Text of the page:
Top stories in this week's Army Times: Soldiers don't think the Army's got their six and restricted booze sales on post


Almost half of soldiers don’t think the Army’s got their six, that’s according to an annual leadership survey.

The survey showed 47 percent of active-duty soldiers and 42 percent of reserve-component soldiers agreed or strongly agreed that “the Army no longer demonstrates that it is committed to me as much as it expects me to be committed.”

Do you think Big Army is looking out for you?

Meanwhile, commanders at four major posts are restricting sales of liquor at PXs, or are considering it. Who is affected? Soldiers at Fort Bliss, Texas; Fort Bragg, N.C.; Fort Hood, Texas; and Army Garrison-Hawaii — according to Army officials. What is your take on alcohol restrictions on post?

And for some career news, the Army plans to promote 2,578 soldiers to NCOs in September, nearly 500 more than in August. September cutoff scores issued by the Army authorize 718 advancements to staff sergeant and 1,369 to sergeant, that is from a pool of 14,708 promotable sergeants and 13,959 promotable specialists. Good luck.

For more on these stories and others, pick up the Sept. 2 issue of Army Times, on newsstands now. If you don’t want to wait, you can subscribe to our digital edition or purchase a $1 day pass.




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  1. Regarding “DOD will allow troops accused of sexual assault to be transferred from their units or reassigned,” Army Times, Aug 15:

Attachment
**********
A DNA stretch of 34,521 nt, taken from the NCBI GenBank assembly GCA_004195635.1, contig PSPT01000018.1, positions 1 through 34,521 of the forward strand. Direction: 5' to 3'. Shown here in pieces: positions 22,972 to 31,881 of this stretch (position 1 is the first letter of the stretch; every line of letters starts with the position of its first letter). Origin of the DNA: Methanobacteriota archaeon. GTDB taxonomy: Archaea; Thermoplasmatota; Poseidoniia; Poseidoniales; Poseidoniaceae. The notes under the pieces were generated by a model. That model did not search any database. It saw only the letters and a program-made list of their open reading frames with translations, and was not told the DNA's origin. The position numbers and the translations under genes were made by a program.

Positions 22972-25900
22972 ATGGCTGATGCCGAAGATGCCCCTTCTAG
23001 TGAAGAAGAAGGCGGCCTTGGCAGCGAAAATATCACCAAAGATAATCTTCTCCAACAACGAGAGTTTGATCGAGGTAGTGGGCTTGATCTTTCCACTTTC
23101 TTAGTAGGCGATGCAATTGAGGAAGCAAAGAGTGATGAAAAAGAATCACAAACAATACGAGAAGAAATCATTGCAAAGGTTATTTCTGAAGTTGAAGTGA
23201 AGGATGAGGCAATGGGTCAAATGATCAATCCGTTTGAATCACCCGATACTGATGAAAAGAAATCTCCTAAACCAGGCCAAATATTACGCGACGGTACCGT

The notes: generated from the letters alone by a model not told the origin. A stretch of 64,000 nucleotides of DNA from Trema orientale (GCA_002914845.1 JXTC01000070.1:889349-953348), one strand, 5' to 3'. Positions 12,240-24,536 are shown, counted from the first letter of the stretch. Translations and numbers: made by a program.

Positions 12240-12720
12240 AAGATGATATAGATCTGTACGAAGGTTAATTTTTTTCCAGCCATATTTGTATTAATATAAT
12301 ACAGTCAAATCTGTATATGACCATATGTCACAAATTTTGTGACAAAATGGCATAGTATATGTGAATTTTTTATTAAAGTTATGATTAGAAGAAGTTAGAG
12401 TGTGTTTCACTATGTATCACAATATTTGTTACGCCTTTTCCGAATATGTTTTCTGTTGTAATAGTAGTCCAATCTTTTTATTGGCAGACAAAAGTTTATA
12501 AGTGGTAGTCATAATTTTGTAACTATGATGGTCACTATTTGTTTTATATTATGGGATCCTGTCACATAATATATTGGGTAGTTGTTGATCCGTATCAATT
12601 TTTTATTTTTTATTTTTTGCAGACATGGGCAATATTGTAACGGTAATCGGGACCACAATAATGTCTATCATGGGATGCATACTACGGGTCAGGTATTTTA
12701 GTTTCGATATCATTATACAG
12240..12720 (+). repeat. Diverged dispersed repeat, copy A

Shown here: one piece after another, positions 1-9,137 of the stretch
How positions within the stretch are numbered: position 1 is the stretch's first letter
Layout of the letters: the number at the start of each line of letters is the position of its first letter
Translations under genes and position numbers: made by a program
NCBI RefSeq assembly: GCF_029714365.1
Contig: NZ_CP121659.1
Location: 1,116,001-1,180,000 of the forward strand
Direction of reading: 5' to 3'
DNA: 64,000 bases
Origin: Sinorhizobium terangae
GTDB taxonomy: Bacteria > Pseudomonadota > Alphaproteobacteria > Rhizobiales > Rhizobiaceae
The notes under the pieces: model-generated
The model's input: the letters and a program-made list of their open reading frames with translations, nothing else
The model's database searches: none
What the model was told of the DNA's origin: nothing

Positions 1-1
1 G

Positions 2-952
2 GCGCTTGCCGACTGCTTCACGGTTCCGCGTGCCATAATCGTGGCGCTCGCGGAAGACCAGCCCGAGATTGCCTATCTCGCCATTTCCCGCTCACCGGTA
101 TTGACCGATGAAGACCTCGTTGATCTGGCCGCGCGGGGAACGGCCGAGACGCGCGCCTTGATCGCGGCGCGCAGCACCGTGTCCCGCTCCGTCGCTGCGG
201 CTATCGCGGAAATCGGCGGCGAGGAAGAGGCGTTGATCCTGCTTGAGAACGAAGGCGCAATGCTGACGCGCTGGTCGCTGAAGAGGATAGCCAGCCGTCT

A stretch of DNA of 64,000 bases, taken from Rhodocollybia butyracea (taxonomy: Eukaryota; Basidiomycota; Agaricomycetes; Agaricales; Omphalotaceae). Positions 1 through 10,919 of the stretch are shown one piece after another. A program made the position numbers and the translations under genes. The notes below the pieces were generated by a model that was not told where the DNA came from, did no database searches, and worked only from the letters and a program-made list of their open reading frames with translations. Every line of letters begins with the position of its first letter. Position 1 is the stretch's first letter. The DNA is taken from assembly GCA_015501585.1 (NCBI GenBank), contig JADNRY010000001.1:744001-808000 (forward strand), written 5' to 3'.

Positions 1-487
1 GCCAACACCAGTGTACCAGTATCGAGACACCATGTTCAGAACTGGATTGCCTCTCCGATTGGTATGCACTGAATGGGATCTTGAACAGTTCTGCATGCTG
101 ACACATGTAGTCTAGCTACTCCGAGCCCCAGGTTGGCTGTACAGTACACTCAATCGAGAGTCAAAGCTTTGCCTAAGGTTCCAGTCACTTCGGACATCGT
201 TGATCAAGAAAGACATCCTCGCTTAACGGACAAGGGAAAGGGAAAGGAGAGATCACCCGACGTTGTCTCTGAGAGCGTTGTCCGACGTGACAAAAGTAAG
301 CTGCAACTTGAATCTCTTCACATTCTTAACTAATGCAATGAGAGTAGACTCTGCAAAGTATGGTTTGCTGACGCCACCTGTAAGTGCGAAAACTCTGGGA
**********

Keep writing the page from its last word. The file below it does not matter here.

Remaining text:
Having over 19 years in the military, I was falsely accused of assaulting a soldier immediately after our unit conducted the SHARP training. Weeks prior to our training, I was having problems with this soldier and my chain of command was aware of these problems. It seems like I am getting punished for enforcing the Army’s standards. I’m flagged, I’ve been reassigned, my job is jeopardized and my chain of command has abandoned me. It seems like this training is giving some soldiers the ammunition to use against NCO’s. My reputation and name has been dragged through the mud and it’s embarrassing. I am being prosecuted for following orders and trying to uphold a standard which isn’t right and not fair. Do I have any rights? I’m sick of dishonest people using the system to their advantage and the sad thing about it is that nothing will happen to this soldier who falsely accused me. I’m so ready to retire! I think the military will see a rash of falsely accused soldiers behind the mandatory SHARP Program.

  2. As a retired warrant officer, it saddens me to read an article like this. During my twenty years of active service, I remember the slogan “mission first, people always”. Senior and mid-level officers stressed taking care of the troops. I was also taught that if you allow a legal act to be perceived as wrong doing, it was just as wrong as an illegal act.
    But I also have a question about the poll, were the questions directed at determining whether or not soldiers felt the army did not have their back if they strayed from proper conduct and discipline, or whether their NCO’s and Officers, did not care enough to provide them with the proper leadership to be good soldiers. (Equipment, training, proper direction, insuring that soldiers get the guidance -assistance they may need (in personal lives as well as being soldiers).
    In summary, before I shake my head at the Army I served in I would need to have all of the facts.

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